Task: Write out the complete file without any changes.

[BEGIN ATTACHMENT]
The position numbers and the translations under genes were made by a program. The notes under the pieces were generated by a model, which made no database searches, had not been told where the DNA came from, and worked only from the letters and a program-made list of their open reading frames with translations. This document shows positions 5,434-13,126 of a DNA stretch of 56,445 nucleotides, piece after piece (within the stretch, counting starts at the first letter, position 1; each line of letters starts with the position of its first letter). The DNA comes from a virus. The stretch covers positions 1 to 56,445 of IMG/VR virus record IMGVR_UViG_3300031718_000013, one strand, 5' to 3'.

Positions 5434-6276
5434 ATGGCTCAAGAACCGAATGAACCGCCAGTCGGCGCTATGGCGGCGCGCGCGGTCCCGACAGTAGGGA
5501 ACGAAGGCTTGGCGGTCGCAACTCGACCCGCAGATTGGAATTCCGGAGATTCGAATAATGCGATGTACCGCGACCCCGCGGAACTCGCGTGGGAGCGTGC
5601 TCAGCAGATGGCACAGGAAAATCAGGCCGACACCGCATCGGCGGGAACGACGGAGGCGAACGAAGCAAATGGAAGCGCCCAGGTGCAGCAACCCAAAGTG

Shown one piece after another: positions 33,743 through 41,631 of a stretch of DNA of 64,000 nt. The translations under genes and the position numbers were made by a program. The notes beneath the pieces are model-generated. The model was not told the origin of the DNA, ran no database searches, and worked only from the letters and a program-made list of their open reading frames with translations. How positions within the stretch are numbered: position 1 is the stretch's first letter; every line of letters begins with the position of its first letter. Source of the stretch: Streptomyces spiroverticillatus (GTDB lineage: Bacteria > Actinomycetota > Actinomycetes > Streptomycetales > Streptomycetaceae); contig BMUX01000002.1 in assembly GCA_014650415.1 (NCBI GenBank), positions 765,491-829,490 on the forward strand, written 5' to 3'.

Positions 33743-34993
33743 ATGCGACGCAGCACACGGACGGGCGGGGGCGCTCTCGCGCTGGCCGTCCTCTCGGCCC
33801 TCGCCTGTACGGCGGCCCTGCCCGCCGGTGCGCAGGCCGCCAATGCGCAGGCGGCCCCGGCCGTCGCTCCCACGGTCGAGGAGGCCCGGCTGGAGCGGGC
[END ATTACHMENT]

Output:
The position numbers and the translations under genes were made by a program. The notes under the pieces were generated by a model, which made no database searches, had not been told where the DNA came from, and worked only from the letters and a program-made list of their open reading frames with translations. This document shows positions 5,434-13,126 of a DNA stretch of 56,445 nucleotides, piece after piece (within the stretch, counting starts at the first letter, position 1; each line of letters starts with the position of its first letter). The DNA comes from a virus. The stretch covers positions 1 to 56,445 of IMG/VR virus record IMGVR_UViG_3300031718_000013, one strand, 5' to 3'.

Positions 5434-6276
5434 ATGGCTCAAGAACCGAATGAACCGCCAGTCGGCGCTATGGCGGCGCGCGCGGTCCCGACAGTAGGGA
5501 ACGAAGGCTTGGCGGTCGCAACTCGACCCGCAGATTGGAATTCCGGAGATTCGAATAATGCGATGTACCGCGACCCCGCGGAACTCGCGTGGGAGCGTGC
5601 TCAGCAGATGGCACAGGAAAATCAGGCCGACACCGCATCGGCGGGAACGACGGAGGCGAACGAAGCAAATGGAAGCGCCCAGGTGCAGCAACCCAAAGTG

Shown one piece after another: positions 33,743 through 41,631 of a stretch of DNA of 64,000 nt. The translations under genes and the position numbers were made by a program. The notes beneath the pieces are model-generated. The model was not told the origin of the DNA, ran no database searches, and worked only from the letters and a program-made list of their open reading frames with translations. How positions within the stretch are numbered: position 1 is the stretch's first letter; every line of letters begins with the position of its first letter. Source of the stretch: Streptomyces spiroverticillatus (GTDB lineage: Bacteria > Actinomycetota > Actinomycetes > Streptomycetales > Streptomycetaceae); contig BMUX01000002.1 in assembly GCA_014650415.1 (NCBI GenBank), positions 765,491-829,490 on the forward strand, written 5' to 3'.

Positions 33743-34993
33743 ATGCGACGCAGCACACGGACGGGCGGGGGCGCTCTCGCGCTGGCCGTCCTCTCGGCCC
33801 TCGCCTGTACGGCGGCCCTGCCCGCCGGTGCGCAGGCCGCCAATGCGCAGGCGGCCCCGGCCGTCGCTCCCACGGTCGAGGAGGCCCGGCTGGAGCGGGC